Provenance Guide

Introduction

Until recently, provenance research was the province of art scholars dealing primarily with issues of attribution and authenticity. But recent legal claims by heirs of Holocaust victims whose art works were looted or otherwise misappropriated by the Nazis, and claims by foreign “source” countries for objects they believe were exported in violation of patrimony or export laws, have raised awareness of the need for provenance research in regard to due diligence in acquiring works of art. Provenance research is often painstaking and not easy to do, and not every work has a discoverable provenance.

The word provenance derives from the French provenire meaning “to originate”.  Although the term is sometimes used synonymously with “provenience,” the latter is an archaeological term referring to an artifact’s excavation site or findspot. The provenance of a work of art is a historical record of its ownership, although a work’s provenance comprehends far more than its pedigree. The provenance is also an account of changing artistic tastes and collecting priorities, a record of social and political alliances, and an indicator of economic and market conditions influencing the sale or transfer of the work of art.

An ideal provenance history would provide a documentary record of owners’ names; dates of ownership, and means of transference, ie. inheritance, or sale through a dealer or auction; and locations where the work was kept, from the time of its creation by the artist until the present day.  Unfortunately, such complete, unbroken records of ownership are rare, and most works of art contain gaps in provenance.

Beginning in the 1930’s, the Nazi regime was responsible for the confiscation, sale, and looting of hundreds of thousands, perhaps millions, of artworks and other items of cultural property from public and private collections throughout Europe. The scale of the systematized looting was unprecedented in history.  Most items were stolen or forcibly taken from the private collections of Jews and other Holocaust victims. Other objects were taken from public and private collections in countries occupied by the Nazis. Some of the stolen works eventually entered the collections of Nazi officials; others were intended for Hitler’s planned museum in Linz; and still others were sold or traded for cash or other artworks. Although the Allied policy after the War called for the restitution of confiscated works, which were returned to the governments where their pre-War owners resided for return to the individuals, and the majority were eventually returned to their owners or heirs, an untold number werenot returned. They remained in government collections; were resold on the art market or otherwise dispersed; and still others have never been found.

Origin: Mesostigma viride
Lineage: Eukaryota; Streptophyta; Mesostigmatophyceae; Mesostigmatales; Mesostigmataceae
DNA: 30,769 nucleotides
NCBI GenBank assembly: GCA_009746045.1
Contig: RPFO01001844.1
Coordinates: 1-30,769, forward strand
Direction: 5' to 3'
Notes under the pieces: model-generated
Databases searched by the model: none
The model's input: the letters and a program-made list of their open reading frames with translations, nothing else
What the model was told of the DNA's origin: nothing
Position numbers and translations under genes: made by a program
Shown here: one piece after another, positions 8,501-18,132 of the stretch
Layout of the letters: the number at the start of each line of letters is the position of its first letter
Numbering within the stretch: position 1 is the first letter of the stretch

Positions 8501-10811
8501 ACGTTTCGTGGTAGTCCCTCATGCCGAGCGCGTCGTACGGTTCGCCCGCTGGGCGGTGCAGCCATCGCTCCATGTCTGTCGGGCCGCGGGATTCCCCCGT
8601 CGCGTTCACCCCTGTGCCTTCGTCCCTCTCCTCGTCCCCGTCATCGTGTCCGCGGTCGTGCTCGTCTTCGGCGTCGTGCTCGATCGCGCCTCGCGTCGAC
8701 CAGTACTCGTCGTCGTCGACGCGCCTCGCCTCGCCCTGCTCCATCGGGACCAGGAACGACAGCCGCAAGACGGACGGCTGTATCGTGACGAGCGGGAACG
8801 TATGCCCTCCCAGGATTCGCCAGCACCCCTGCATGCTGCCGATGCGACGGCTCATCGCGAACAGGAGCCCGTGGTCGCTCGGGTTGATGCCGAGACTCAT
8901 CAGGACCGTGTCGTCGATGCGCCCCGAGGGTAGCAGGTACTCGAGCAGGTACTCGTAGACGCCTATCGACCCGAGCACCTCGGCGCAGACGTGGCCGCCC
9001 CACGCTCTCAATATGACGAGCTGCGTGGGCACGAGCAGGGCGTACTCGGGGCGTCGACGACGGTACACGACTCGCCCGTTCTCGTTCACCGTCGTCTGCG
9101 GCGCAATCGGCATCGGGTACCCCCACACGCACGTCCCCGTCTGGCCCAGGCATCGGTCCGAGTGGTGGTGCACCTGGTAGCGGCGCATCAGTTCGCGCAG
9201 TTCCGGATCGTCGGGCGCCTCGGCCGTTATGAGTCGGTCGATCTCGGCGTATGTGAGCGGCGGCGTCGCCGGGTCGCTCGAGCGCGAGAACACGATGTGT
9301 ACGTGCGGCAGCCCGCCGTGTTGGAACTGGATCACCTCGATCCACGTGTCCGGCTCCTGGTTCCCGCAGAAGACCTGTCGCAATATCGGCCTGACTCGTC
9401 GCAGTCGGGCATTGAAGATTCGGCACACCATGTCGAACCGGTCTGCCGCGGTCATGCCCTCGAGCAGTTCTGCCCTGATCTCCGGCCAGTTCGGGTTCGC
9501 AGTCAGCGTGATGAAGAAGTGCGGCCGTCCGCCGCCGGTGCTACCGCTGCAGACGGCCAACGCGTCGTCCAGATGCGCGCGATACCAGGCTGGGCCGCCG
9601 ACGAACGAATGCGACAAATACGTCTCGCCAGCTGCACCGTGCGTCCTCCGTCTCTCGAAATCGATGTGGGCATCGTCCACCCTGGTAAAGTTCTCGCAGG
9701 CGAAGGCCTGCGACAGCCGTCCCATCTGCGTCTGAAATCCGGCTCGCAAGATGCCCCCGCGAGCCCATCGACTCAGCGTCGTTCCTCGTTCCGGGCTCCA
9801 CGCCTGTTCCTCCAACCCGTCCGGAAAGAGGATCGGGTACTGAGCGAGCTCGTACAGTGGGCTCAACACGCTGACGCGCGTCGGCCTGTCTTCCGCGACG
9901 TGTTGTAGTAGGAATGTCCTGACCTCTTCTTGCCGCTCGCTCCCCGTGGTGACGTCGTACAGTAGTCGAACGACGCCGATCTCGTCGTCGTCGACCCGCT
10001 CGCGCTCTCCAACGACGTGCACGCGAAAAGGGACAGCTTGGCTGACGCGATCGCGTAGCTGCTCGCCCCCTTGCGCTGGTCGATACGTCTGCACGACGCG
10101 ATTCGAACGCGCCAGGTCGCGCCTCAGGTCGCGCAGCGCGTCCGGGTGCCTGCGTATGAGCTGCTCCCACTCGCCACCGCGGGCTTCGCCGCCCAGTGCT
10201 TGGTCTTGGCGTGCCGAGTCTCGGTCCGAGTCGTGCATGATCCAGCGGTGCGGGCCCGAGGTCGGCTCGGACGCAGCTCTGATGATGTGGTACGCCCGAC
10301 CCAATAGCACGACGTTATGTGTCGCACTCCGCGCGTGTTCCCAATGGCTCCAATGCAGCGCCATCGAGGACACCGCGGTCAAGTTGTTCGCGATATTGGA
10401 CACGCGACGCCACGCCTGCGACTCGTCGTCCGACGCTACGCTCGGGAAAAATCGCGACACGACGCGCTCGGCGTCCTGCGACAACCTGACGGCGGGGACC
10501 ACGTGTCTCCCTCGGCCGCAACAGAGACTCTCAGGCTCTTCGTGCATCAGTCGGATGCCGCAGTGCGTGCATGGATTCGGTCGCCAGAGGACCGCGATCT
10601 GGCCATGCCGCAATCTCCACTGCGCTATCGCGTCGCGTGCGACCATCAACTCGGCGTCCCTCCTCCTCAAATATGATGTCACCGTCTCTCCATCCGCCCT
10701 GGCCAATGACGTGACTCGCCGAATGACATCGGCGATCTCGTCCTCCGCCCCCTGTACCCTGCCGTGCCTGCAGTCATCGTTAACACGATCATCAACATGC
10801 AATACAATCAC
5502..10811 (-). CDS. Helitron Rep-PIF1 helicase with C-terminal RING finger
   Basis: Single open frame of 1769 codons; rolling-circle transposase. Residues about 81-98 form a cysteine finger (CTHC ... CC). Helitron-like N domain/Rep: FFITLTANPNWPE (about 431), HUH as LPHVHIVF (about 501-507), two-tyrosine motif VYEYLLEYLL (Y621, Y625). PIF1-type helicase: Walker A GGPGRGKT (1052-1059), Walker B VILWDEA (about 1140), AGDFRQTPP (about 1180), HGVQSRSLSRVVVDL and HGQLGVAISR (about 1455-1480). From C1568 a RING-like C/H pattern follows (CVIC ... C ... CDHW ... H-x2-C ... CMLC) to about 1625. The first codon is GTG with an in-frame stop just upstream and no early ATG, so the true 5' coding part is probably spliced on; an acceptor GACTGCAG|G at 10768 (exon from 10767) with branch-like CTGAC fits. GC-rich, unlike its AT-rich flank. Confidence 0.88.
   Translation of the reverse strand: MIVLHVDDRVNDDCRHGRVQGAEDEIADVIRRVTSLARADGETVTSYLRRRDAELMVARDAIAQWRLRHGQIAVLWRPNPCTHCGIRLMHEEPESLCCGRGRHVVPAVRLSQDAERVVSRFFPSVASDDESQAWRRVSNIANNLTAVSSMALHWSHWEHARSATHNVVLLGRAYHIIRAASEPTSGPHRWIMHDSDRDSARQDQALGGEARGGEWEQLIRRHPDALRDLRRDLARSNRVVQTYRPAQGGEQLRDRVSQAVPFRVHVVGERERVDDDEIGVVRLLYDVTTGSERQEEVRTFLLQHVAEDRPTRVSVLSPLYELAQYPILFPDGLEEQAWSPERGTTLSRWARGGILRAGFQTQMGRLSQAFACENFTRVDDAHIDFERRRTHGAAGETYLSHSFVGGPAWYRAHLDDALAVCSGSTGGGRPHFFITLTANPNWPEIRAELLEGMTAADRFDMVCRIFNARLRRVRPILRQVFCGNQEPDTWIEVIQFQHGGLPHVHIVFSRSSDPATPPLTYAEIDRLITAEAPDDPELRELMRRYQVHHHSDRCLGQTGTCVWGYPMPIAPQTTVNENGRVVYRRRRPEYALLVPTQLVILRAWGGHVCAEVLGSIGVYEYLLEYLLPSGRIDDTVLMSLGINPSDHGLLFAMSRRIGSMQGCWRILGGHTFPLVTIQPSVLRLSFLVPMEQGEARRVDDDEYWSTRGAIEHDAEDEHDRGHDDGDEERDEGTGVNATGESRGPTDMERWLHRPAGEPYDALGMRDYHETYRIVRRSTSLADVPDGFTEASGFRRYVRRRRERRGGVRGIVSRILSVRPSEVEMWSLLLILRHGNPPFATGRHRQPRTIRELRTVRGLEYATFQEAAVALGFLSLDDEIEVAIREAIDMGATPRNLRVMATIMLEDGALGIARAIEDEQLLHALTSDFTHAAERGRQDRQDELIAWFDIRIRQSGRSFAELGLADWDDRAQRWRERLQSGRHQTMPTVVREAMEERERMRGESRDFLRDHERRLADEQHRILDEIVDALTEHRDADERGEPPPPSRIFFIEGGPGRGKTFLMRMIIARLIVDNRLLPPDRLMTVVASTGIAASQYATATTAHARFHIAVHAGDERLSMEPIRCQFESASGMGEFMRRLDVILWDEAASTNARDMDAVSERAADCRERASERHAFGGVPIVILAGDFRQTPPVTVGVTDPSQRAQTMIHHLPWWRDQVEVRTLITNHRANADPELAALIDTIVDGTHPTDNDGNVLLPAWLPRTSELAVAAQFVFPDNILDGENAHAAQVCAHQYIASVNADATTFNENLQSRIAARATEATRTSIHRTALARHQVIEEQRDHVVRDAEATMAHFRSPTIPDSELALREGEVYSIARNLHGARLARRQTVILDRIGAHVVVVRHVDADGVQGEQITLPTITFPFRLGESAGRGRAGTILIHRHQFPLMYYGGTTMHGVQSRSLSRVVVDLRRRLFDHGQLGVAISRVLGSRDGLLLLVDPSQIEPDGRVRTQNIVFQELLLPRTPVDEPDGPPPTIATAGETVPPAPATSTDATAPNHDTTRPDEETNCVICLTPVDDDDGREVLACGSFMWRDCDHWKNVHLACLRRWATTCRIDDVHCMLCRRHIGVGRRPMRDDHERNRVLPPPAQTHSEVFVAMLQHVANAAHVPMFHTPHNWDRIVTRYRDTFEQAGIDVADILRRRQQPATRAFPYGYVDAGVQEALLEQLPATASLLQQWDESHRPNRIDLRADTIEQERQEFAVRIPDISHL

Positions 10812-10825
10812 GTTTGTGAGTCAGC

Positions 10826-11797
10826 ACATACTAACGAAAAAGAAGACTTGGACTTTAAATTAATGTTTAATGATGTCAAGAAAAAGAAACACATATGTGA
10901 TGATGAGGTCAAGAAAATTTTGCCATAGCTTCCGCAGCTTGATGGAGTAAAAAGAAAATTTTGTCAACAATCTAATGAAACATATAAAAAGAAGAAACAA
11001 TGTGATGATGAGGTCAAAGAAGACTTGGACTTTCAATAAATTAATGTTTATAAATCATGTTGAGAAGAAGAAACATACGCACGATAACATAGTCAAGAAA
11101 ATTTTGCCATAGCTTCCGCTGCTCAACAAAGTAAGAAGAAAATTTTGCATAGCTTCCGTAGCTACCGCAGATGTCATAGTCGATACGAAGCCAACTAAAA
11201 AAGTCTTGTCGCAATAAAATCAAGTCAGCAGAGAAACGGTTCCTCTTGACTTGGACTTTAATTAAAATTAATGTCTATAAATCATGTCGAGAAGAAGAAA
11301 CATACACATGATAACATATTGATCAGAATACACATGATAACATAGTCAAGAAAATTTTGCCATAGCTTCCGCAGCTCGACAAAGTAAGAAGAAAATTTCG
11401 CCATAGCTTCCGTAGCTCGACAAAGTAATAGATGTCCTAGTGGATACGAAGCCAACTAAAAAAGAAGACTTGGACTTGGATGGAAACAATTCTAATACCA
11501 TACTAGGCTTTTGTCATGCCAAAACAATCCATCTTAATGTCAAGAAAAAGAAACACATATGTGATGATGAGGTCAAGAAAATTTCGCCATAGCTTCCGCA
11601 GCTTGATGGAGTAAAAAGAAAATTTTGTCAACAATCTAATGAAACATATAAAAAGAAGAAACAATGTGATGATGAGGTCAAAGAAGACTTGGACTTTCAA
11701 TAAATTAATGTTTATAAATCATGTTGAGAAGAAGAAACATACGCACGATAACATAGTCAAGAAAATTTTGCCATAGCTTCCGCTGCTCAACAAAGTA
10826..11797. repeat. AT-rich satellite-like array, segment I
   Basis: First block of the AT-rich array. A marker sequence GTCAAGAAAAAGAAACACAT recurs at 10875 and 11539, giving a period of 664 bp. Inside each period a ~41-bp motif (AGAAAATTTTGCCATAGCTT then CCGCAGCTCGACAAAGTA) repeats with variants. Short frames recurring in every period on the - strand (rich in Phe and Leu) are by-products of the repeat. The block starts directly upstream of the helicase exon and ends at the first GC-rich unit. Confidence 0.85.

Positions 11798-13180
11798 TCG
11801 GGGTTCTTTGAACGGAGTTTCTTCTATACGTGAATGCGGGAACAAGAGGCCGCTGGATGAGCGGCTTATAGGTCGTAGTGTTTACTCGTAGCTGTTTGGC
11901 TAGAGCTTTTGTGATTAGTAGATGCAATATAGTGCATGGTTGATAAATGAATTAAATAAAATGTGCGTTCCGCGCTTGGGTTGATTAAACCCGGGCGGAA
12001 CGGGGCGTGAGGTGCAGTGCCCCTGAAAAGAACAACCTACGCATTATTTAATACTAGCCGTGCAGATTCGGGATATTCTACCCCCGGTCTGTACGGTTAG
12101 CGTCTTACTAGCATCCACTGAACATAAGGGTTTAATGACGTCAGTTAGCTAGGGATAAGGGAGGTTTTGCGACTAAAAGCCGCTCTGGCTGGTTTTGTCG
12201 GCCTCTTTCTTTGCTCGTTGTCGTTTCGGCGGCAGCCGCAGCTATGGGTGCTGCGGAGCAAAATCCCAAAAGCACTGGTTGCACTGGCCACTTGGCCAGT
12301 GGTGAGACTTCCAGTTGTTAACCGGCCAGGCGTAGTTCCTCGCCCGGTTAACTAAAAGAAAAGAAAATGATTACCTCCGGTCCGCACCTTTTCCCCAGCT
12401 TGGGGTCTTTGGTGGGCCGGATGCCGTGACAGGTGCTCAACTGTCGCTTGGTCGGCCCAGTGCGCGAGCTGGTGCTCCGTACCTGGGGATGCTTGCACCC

In the 1990’s the unresolved issue of unrestituted art re-emerged. Provenance research was facilitated by the declassification of war records, and the end of the Cold War, which made available previously restricted or inaccessible documents. The publication of Lynn Nicholas’s Rape of Europa in 1994 and Hector Feliciano’s The Lost Museum (published in French in 1995 and in English in 1997), as well as other books, helped bring the issue of unrestituted artworks to the public’s attention and inspired numerous restitution claims by victims or their heirs.

In 1998, the Washington Conference on Holocaust Era Assets called for the identification of unrestituted artworks confiscated by the Nazis, free access to records and archival materials, and the publication of artworks known to have been stolen by the Nazis. In 1999, the American Association of Museums (AAM) established guidelines for its member museums to identify and publicize possibly looted artworks in their collections. Extensive provenance research was undertaken, and works with gaps in provenance corresponding to the pivotal war years of 1933-1945, have been posted on the AAM’s Nazi-Era Provenance Internet Portal.  It should be noted, however, that gaps in provenance do not necessarily indicate that the works were, in fact, looted.